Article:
In Fidelity & Deposit Co., et al. v. Douglas Asphalt Co., et al., No. 09-10919 (11th Cir. Jul. 28, 2009), the Eleventh Circuit affirmed the District Court’s judgment in favor of the insurers, who sought to recover from their insured payments made under payment and performance bonds when the insured allegedly defaulted and failed to complete a project. The Court, in rejecting the insured’s argument that the insurers acted in bad faith, found that the insurers’ estimate of costs necessary to complete the project were not clearly excessive, that the insured was obligated to contest the default for failure to complete work, and that the insurer could take control of the project to ensure its completion. For a complete copy of the opinion, please click here.

According to the decision, the Georgia Department of Transportation (“DOT”) contracted with the insured-defendant-contractor to perform work on an interstate highway. When the insured failed to complete the work and failed to pay its suppliers and subcontractors, the DOT terminated the contract. However, because the plaintiff-insurers had executed payment and performance bonds in connection with the insured’s work, the insurers were required to pay $15,424,798 to remedy the insured’s default and, thereafter, they brought suit against the insured to recover their losses.

After trial, the District Court found in favor of the insurers and the insured appealed, alleging that the District Court’s judgment was erroneous because the insurers acted in bad faith by: (1) seeking excessive costs to remedy the alleged default; (2) failing to contest the default; and (3) refusing to permit the insured to remain involved with the interstate project, either as a contractor or in a consulting capacity. On appeal, the Eleventh Circuit affirmed the District Court’s judgment in favor of the insurer on the grounds that the insured failed to demonstrate that the District Court’s findings were clearly erroneous.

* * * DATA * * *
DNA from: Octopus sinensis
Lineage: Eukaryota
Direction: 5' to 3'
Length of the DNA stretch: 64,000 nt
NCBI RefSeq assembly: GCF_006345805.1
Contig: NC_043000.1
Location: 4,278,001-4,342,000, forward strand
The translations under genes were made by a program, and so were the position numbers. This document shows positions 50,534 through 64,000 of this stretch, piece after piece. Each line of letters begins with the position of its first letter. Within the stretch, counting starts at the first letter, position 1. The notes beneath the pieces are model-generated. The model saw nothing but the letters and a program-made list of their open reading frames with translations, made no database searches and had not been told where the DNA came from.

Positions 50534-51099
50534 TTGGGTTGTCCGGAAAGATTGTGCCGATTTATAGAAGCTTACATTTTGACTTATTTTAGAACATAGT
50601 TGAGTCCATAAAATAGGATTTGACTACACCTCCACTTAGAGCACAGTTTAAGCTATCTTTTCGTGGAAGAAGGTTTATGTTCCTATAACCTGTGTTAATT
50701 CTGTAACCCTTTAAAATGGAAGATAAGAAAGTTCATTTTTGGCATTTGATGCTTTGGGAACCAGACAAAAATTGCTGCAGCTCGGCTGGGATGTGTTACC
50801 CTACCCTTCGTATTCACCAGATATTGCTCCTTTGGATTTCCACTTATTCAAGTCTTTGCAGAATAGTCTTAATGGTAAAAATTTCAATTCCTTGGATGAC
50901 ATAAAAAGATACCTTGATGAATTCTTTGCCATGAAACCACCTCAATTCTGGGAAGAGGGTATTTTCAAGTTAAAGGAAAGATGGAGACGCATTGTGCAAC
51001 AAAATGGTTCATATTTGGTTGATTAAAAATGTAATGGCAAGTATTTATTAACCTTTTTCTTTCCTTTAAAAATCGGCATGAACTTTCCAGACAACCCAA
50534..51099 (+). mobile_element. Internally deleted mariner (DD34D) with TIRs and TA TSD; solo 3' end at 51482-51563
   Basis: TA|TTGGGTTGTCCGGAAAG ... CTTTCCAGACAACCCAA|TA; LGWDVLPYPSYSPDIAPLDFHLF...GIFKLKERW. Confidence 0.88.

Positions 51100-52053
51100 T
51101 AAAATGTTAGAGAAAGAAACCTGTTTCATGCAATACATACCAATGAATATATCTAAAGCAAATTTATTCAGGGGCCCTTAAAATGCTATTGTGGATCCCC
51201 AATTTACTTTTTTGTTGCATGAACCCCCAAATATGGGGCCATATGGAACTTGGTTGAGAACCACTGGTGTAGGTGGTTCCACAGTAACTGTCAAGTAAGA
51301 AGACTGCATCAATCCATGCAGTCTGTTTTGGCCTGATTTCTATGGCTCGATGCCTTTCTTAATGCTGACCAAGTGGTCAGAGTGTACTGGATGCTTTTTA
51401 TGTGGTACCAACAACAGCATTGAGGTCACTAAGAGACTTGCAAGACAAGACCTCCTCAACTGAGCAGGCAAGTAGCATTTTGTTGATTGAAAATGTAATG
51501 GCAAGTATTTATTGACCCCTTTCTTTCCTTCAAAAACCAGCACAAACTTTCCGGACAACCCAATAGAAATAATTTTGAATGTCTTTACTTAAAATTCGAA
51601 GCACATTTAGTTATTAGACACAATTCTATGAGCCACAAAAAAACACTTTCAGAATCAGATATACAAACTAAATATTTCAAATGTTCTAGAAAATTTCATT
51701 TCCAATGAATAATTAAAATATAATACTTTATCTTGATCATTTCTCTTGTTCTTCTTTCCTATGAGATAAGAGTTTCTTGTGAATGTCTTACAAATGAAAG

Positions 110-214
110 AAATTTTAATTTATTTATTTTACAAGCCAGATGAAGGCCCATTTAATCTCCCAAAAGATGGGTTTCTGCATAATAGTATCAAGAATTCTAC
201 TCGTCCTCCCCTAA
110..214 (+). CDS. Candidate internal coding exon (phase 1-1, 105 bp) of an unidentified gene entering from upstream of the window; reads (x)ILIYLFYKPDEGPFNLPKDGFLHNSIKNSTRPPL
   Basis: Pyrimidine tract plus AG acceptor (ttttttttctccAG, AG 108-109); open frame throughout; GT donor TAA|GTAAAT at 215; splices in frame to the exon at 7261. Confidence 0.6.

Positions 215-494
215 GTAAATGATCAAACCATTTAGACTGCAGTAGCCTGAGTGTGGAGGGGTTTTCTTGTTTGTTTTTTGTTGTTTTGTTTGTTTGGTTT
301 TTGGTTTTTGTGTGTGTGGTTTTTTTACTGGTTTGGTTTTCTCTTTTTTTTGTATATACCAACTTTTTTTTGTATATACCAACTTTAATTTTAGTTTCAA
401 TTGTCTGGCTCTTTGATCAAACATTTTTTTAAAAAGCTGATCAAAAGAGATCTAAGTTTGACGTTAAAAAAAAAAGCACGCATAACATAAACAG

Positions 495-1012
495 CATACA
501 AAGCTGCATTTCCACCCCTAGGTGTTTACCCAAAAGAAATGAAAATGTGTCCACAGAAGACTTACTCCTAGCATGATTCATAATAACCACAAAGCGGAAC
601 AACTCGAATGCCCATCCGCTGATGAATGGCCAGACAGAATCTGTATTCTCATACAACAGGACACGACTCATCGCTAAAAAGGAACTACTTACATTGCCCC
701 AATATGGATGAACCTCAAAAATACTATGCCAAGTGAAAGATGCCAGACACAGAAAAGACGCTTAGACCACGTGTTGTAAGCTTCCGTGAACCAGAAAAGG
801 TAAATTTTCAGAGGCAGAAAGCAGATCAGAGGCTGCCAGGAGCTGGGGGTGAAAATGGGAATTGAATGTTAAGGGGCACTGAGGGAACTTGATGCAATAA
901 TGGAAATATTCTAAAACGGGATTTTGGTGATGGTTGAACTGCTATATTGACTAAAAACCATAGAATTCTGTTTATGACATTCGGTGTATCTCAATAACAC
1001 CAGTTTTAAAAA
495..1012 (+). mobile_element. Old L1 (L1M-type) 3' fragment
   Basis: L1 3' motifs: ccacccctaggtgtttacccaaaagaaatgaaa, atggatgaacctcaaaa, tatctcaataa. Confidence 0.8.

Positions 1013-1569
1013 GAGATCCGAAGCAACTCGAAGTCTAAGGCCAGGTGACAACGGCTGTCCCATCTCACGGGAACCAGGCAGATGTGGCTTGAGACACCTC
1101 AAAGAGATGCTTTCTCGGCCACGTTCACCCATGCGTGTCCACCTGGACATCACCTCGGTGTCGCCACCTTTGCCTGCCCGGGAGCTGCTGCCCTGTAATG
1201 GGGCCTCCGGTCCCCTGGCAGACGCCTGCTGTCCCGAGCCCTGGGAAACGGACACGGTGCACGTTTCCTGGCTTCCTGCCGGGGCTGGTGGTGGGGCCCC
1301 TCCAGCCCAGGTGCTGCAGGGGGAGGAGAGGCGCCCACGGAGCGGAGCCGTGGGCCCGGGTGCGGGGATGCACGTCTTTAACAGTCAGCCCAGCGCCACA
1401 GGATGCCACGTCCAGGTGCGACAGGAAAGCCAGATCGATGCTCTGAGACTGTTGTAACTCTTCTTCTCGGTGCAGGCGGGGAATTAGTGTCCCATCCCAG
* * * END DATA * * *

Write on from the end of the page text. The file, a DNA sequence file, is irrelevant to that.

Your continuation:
At trial, the insured maintained the project was 98% complete, and argued that the insurer’s assertions that the project was only 90% complete and required over $15 million to remedy the default were excessive and in bad faith. The District Court, however, found that the interstate project was approximately 90% to 92% complete.

On the issue of contesting the default, the District Court held that the performance bonds and indemnity policy at issue required the insured, rather than the insurers, “to request a contest of the default, and to post collateral security to pay any judgment rendered in the course of contesting the default.”

Finally the District Court held that the insurers “had a contractual right to take possession of all the work under the contract and arrange for its completion.” Accordingly, the insurer’s “refusal to permit [the insured] to remain involved with the interstate project” was not bad faith.